Traces of gnawing on soft bark of twigs and small stems of young trees, reaching the wood, but sometimes only slight damage to the wood; roundish feeding pattern or girdling; feeding also from roots of young plants and trees – mostly only main roots or parts of them remaining; gnawing on tender twigs, buds and shoots, especially in winter below the protecting snow coverage; feeding from seeds in the forest, which are collected in repositories; feeding from seedlings of forest trees.
Affected tree species
Apple; Ash; Boxelder; Cherry; Common medlar; Common whitebeam; Cotoneaster; Dogwood; Edible chestnut; Elder; Elm; European Hornbeam; European mountain ash; Fir; Hackberry; Hawthorne; Hazel; Hophornbeam; Larch; Linden, Lime; Maple; Mulberry; Oak; Pear; Pine; Plane; Poplar; Privet; Rose; Serviceberry; Spruce; Walnut; Wild service tree; Willow;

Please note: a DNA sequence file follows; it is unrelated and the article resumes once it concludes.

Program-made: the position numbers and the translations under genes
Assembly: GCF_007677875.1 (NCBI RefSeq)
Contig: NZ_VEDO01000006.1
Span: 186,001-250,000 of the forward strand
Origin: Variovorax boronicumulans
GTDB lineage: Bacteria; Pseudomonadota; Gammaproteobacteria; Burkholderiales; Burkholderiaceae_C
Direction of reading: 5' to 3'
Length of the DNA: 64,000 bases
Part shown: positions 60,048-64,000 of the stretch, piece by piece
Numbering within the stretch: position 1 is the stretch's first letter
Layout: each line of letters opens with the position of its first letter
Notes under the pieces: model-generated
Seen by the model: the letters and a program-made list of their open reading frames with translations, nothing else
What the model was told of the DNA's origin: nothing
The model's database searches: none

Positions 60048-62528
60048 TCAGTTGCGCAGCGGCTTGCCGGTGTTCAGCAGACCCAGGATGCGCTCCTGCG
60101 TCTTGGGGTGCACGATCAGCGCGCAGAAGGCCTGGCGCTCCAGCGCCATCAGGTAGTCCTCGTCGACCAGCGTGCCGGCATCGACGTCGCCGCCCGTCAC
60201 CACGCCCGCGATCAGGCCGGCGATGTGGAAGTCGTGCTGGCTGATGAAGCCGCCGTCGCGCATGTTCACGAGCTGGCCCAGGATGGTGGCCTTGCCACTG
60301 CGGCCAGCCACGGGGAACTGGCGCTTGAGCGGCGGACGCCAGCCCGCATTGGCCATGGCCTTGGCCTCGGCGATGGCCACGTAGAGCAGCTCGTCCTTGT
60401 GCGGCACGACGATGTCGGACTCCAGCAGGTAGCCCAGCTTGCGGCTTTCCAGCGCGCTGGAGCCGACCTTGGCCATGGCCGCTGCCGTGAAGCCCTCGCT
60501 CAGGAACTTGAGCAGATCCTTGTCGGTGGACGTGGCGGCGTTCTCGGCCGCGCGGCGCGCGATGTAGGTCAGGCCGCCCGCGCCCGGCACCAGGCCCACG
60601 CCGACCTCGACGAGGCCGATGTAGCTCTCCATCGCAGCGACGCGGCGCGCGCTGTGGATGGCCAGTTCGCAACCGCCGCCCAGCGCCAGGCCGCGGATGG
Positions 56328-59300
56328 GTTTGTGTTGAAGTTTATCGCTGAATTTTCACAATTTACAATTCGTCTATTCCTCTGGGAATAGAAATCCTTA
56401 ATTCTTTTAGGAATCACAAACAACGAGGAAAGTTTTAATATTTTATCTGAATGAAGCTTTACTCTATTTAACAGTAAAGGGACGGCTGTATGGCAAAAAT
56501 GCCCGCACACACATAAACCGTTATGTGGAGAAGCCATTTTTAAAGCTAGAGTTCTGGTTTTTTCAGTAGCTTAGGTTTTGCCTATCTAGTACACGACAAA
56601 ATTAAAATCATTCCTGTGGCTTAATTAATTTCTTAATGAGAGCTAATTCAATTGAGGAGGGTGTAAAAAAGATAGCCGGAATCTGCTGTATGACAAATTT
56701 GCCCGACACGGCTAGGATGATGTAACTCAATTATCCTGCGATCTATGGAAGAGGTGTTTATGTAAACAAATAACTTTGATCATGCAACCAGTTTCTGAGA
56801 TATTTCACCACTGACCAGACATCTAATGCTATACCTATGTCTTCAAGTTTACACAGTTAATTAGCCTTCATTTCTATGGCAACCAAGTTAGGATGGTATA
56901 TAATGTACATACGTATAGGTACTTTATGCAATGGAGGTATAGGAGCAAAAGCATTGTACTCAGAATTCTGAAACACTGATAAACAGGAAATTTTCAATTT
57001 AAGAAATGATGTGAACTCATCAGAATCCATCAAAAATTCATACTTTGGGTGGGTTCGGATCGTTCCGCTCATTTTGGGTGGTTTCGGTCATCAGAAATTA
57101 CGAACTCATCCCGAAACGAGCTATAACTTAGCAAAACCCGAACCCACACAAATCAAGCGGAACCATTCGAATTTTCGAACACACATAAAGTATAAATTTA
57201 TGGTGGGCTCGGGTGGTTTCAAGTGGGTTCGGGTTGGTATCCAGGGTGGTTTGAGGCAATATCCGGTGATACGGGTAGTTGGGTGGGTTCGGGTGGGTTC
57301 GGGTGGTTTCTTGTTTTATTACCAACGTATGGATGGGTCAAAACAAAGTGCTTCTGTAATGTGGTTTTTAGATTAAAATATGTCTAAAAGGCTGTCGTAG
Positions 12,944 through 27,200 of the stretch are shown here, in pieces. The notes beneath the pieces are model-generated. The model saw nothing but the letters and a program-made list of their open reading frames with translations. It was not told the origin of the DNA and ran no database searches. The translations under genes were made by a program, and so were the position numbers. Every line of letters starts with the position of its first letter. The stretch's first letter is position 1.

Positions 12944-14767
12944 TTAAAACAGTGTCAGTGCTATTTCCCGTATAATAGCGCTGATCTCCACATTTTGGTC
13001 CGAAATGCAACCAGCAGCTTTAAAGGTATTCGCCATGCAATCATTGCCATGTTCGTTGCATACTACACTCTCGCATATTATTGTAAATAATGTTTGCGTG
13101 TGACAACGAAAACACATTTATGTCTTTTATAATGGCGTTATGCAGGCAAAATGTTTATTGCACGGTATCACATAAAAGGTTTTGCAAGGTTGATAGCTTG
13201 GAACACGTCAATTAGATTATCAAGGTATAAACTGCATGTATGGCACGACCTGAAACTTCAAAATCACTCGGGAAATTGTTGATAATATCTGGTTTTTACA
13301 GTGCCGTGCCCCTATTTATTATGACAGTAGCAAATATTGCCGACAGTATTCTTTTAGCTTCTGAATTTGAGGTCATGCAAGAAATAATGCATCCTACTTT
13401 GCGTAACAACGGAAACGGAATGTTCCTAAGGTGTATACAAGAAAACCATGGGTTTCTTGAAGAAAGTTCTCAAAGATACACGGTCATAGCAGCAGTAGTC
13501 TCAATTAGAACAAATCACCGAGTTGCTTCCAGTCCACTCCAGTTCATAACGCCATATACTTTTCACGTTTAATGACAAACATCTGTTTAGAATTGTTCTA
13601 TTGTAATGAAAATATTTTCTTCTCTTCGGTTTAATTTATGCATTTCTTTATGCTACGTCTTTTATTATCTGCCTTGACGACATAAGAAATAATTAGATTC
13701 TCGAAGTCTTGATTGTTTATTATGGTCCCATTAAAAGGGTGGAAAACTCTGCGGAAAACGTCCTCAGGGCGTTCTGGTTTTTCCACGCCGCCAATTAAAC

Stem; Shoot/Twig/Branch; Root;
Damage by rodents may considerably reduce natural regeneration in forests (seeds and seedlings); decline of single trees up to whole afforestations; growth reduction and disposition to various pathogens; sometimes growth anomalies and abnormal shoot production (damage to buds)
Curative measures Noxious baits, best concentrated in bait-stations, mouse traps of various kind; mawing and removal of grass to make the establishment of populations unattractive; mechanical or chemical removal of weeds in and around afforestations (see official register of Plant Protection).
feeding damage by a red-backed vole on a twig of larch
Red-backed vole: extensive damage to a larch stem
Red-backed vole: damage to a stem of a young white fir
Water vole: feeding damage on roots of a young spruce
Water vole: beet-like tapened root caused by intense feeding